401k Auto-Enrollment Pitfalls to Avoid
401k Auto-enrollment can help to boost 401k plan participation; however plan sponsors need to be aware of potential pitfalls that can create problems for plan sponsor sponsors After a Plan Sponsor University (TPSU) Program at Stanford University in Stanford, CA, Adjunct Lecturer Mark Laughton met with ERISA Attorney Claire Rowland to discuss some of the pitfalls that can occur when plan sponsors fail to administer the plan according to the provisions of the plan. Ms. Rowland discusses the options available to a plan sponsor if a mistake identified in the 401k plan auto-enrollment process.
Full Transcript Details
Hi. Mark Laughton here with Quintas. And today we’re here at a TPSU program at Stanford.
Today I have Claire Rowland here with me and Claire’s a practicing ERISA attorney who actually used to be an administrator for us as a TPA years ago.
Claire, today I wanted to ask you a few questions that you happened to mention in the panel about pitfalls regarding auto-enrollment. Can you tell me a little bit about that?
Sure, Mark, although first I’d like to say that automatic enrollment, in general, is a great and effective tool to increase participation rates in retirement plans and help employees save for their retirement.
Having said that, there are two things, in particular, that plan sponsor should watch out for. Number one is making sure that they actually catch everyone who is supposed to be automatically enrolled and enroll them in accordance with the terms of their plan.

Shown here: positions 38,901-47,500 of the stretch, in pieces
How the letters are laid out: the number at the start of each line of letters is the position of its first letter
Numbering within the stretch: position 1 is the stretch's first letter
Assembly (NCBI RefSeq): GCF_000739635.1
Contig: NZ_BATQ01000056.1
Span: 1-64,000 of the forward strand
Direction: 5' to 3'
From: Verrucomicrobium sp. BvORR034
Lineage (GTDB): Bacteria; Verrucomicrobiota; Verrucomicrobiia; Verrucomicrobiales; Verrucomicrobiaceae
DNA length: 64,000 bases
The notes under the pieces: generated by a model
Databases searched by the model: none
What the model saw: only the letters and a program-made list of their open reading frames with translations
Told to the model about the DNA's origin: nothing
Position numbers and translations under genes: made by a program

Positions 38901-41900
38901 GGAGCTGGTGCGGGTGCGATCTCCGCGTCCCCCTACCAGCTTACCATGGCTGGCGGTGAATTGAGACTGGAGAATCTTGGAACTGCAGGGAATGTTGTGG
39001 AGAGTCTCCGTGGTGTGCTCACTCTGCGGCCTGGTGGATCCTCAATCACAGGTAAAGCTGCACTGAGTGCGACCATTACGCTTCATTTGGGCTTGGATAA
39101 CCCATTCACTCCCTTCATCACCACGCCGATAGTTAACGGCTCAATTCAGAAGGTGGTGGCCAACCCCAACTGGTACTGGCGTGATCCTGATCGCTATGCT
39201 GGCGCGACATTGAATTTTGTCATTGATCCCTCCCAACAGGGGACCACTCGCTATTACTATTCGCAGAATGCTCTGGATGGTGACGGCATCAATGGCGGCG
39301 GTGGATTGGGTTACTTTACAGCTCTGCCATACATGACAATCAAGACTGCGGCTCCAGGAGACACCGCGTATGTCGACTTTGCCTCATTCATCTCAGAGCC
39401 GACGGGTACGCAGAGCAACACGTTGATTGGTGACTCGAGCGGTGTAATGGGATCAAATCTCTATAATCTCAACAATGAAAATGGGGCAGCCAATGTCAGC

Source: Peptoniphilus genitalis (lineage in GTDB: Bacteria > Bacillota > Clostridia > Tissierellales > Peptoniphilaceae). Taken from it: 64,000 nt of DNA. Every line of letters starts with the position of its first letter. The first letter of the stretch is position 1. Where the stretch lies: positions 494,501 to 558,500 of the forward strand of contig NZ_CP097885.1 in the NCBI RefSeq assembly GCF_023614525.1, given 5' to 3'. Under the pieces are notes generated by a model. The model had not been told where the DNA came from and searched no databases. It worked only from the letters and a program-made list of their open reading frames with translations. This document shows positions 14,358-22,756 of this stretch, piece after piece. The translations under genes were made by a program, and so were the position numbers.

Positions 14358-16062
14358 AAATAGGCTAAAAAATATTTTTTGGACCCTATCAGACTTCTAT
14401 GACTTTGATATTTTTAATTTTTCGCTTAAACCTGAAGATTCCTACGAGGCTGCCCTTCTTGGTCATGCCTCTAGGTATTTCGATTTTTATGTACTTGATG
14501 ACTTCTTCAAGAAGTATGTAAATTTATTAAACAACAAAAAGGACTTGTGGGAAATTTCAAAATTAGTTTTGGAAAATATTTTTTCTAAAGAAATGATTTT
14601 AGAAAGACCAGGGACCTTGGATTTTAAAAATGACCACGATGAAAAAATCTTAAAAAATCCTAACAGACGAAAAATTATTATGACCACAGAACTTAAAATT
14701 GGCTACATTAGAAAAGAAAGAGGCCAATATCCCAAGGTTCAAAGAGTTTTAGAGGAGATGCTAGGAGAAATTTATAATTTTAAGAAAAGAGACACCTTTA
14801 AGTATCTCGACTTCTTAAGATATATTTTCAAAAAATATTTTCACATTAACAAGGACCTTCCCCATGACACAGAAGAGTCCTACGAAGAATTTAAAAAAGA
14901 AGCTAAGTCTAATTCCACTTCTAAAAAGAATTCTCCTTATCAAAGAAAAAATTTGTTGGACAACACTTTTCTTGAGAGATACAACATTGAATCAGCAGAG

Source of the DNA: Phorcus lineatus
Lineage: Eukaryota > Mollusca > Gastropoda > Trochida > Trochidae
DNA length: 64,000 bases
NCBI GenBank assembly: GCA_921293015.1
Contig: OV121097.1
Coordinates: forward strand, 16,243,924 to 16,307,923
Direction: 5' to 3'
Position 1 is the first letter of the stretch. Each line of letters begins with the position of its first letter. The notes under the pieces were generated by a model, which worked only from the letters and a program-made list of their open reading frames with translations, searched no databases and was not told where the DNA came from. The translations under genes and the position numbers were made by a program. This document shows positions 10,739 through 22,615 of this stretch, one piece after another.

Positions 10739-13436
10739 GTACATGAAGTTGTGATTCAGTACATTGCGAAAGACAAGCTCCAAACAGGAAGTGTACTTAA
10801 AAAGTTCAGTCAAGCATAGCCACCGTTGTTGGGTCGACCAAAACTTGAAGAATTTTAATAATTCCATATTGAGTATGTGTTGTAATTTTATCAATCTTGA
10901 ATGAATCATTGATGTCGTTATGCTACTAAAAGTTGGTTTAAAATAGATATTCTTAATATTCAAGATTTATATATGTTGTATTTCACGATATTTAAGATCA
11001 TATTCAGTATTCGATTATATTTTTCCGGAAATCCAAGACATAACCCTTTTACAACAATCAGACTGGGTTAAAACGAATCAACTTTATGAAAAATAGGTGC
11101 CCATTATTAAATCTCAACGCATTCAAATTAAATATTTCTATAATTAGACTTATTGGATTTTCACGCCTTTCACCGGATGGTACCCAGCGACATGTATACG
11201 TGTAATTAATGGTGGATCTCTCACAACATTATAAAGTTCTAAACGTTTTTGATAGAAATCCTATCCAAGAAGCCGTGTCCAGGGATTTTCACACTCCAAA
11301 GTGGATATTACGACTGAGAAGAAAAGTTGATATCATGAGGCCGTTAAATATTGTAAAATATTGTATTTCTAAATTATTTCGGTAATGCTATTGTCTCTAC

The downside, if you miss someone who’s supposed to be automatically enrolled is, you may have to make a corrective contribution. Another issue with automatic enrollment is the automatic increases, also an effective way to increase the savings rate, but if those don’t get implemented on time, in accordance with the terms of the plan, that’s also another area that could end up being costly, if it’s found on an audit, when make-up contributions are required.
The good news is that both the IRS and the Department of Labor have voluntary correction programs and procedures in place. So, this is something that, if you catch it after the fact, you can implement a fix. But far better would be to have a procedure in place in the first place, so you could catch it as you’re going along.
Absolutely. That’s great. Claire, if you could elaborate a little bit, what is the time period in order to make that correction?
Well, ideally, you’d want to correct it as soon as possible. There are a variety of time periods that apply and the least costly method of correcting is usually within 45 days after you discover the error.
With respect to implementing automatic enrollment and auto-escalation, if an employer does miss that time period and does not auto-increase or auto-escalate the contribution, tell me a little bit about the correction program.
Well, from the point that it’s discovered, it’s a relatively short time frame to implement the correction. But the Department of Labor and the IRS very much want to encourage automatic enrollment and automatic increases of the automatic enrollment and so plan sponsors should definitely check with their administrator to determine what correction methods are available to them.
Great. And that’s Mark Laughton from Stanford TPSU. Thank you for watching 401k TV.
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